2. We tend to recognize that the colonial era is dead, a victim of the progress of history, which makes invade-and-seize a losing bet. That's probably the smart position, but it fails to note that the post-colonial period has seen development of new methods for exploiting former colonies, and these can still be quite profitable.

  3. Oil itself is flamable, and as such relatively easy to sabotage, which means that any sort of armed occupation aimed at stealing oil resources is especially vulnerable. This point, of course, is much more obvious now than before Bush invaded Iraq.

In other words, the reasons for doubting the oil explanation are the sort of things that would dissuade reasonable people from such a venture. However, Bush, Cheney, Rice, et al. -- all three of those weaned in the oil business, even if none were much good at it -- did just that.


Scraps from previous drafts:

The first problem that most of us have with the oil rationale for the invasion of Iraq is that we think of Americans as consumers of oil. It seems pretty obvious that the best deal for consumers would be for the oil producing parts of the globe to have stable, peaceful governments connected to free markets. In such markets, it shouldn't matter at all which companies process the oil: in the end, the oil will go to whoever can best afford it, which isn't a bad deal for most American consumers. On the other hand, by disrupting supplies and destabilizing the region the Bush occupation of Iraq has only served to drive prices up, hurting most Americans, and for that matter consumers all around the world. The problem in all this is that the Bush administration doesn't represent American consumers. It represents the oil companies, about as self-consciously and solo-mindedly as any set of politicans can. The oil companies do benefit from the price run the war has caused, but as Phillips points out, they have bigger problems: contracting oil reserves, which is the point of Iraq.

The second problem we have is that we tend to accept the trend toward nationalizing oil companies, which started in Mexico in the '30s and continued through Venezuela, Iran, Iraq, Saudi Arabia, and so forth, so we don't expect any scheme to reverse the tide of history and restore US ownership of foreign oil. As such, even a pro-American government in Iraq is unlikely to privatize its oil resources -- certainly that's not a proposition that most Iraqis are inclined to favor, so you can see why it's best not to bring that up. (Even Paul Bremer drew the line there, as he tried to privatize everything else, perhaps to see how much he could get away with. The economic damage that ensued went hand in hand with the armed resistance.) But major oil companies are used to sending royalty checks to governments as well as private investors: what they want are deals to develop and exploit oil fields, the sort of deal that satisfies both the nations, more or less, and the companies.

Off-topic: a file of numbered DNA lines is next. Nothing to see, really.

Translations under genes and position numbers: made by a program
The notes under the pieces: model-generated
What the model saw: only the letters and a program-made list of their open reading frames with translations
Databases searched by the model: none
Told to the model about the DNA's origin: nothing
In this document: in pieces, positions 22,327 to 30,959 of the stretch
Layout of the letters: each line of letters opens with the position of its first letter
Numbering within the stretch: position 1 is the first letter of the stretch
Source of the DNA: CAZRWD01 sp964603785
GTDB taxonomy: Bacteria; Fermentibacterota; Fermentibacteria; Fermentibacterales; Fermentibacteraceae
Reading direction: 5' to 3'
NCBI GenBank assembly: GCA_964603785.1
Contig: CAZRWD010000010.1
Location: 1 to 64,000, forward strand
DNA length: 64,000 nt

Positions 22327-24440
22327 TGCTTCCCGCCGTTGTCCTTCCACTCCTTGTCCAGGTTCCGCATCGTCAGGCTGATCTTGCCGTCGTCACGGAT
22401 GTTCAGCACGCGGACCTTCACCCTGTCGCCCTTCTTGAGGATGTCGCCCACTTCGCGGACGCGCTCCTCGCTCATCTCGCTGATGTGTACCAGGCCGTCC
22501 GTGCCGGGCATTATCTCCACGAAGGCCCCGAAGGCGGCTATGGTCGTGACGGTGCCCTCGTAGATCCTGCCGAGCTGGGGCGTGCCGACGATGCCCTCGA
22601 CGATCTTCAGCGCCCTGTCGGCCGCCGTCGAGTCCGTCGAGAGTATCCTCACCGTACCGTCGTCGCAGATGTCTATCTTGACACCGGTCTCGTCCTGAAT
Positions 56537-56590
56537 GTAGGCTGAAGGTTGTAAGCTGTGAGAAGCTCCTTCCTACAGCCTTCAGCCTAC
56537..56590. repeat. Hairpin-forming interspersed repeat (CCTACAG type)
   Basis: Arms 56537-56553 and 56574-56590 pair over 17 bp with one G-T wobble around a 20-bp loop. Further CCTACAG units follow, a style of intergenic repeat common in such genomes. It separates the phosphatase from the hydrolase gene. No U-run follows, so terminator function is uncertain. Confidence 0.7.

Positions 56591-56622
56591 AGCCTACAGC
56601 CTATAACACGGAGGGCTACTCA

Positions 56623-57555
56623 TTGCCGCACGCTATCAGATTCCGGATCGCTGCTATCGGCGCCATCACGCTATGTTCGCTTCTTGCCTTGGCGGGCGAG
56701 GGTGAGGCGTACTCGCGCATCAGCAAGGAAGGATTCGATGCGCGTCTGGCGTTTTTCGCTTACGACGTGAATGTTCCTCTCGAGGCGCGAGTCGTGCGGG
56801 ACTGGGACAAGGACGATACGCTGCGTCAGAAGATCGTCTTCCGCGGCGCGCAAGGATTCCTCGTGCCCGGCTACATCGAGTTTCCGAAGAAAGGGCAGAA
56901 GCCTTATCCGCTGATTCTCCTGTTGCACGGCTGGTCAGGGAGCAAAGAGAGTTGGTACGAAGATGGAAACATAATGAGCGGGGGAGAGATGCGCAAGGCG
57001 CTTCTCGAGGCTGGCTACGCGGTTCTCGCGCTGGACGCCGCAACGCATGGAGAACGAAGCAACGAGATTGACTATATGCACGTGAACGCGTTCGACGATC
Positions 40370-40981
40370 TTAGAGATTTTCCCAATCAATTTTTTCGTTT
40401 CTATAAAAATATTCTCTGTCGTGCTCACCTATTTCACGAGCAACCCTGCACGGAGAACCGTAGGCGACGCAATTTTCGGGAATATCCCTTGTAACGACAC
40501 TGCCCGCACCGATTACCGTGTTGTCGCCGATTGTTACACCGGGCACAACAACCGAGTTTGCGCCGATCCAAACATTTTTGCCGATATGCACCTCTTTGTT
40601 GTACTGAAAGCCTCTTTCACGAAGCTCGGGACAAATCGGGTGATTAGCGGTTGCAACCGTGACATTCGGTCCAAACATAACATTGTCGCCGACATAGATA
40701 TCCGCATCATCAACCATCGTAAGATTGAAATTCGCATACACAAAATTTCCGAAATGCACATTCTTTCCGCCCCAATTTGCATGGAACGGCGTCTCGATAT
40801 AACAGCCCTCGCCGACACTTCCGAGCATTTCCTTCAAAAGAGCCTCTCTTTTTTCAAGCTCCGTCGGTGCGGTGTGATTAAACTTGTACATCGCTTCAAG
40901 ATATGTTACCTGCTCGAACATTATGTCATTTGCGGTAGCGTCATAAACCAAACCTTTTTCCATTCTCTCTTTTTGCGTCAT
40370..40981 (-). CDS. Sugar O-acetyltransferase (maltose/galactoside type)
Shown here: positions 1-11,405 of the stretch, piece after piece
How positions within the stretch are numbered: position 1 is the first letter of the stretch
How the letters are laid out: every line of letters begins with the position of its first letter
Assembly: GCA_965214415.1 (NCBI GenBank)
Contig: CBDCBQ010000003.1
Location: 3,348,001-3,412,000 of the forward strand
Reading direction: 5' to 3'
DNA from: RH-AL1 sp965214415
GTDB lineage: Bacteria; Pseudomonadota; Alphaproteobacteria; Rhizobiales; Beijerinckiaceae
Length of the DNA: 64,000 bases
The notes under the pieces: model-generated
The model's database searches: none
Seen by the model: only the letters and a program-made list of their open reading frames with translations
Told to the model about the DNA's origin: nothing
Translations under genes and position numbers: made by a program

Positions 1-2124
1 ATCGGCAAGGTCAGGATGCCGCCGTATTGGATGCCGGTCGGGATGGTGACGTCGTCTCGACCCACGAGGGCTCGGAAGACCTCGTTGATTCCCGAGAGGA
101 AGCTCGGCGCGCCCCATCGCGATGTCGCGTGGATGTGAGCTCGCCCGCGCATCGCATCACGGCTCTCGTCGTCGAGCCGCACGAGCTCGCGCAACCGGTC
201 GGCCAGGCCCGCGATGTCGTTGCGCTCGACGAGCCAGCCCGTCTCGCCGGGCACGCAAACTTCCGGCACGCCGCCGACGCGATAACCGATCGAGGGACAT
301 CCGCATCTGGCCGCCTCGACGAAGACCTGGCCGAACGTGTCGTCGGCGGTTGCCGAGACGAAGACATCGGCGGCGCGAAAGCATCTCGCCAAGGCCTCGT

To make sense of this, you need to fill in some background. The first big point is Phillips' argument that the basis of US power in the world is, and always has been, oil. He discusses two major precedents: Dutch mastery of wind power which gave them advantages in shipbuilding, trading and manufacturing that allowed them to supplant the Spanish in the 17th century, and Britain's more famous 19th century empire, built largely on power from coal. Phillips argues that the US ascendency over Britain was based on cheap and plentiful oil, highly developed by the first World War. Perhaps even more significantly, the US has started to lose power as we run out of domestic oil -- some indicators of this include that real wages of American workers and the balance of trade started to slip as the US started heading down the backside slope of the peak oil curve. In its ascendancy, the US built a vast economy designed to burn oil. That structure persists even as the oil we depend on becomes harder and more expensive to obtain.

So Phillips is arguing first that oil is the lifeblood of the US economy and the empire built on it. The flip side of this is that even foreign sources of oil have peaked, or will soon.

Sunday, July 02, 2006

Music: Current count 12057 [12020] rated (+37), 895 [919] unrated (-24). As predicted, I made a hard push on Recycled Goods this past week, and that pushed the rated count up. Didn't get much in the mail either, so I got the unrated count down under 900. A week ago I was thinking that would turn out to be impossible. Still, it's far from secure. Recycled Goods is done. Just waiting for edits to send it off to Static, so it should be up sometime this week. In fact, got enough Recycled done that I have 28 reviews left over for August, about as large a carryover as I've ever had. So the focus the next two weeks will be on Jazz CG. A lot needs to be done there.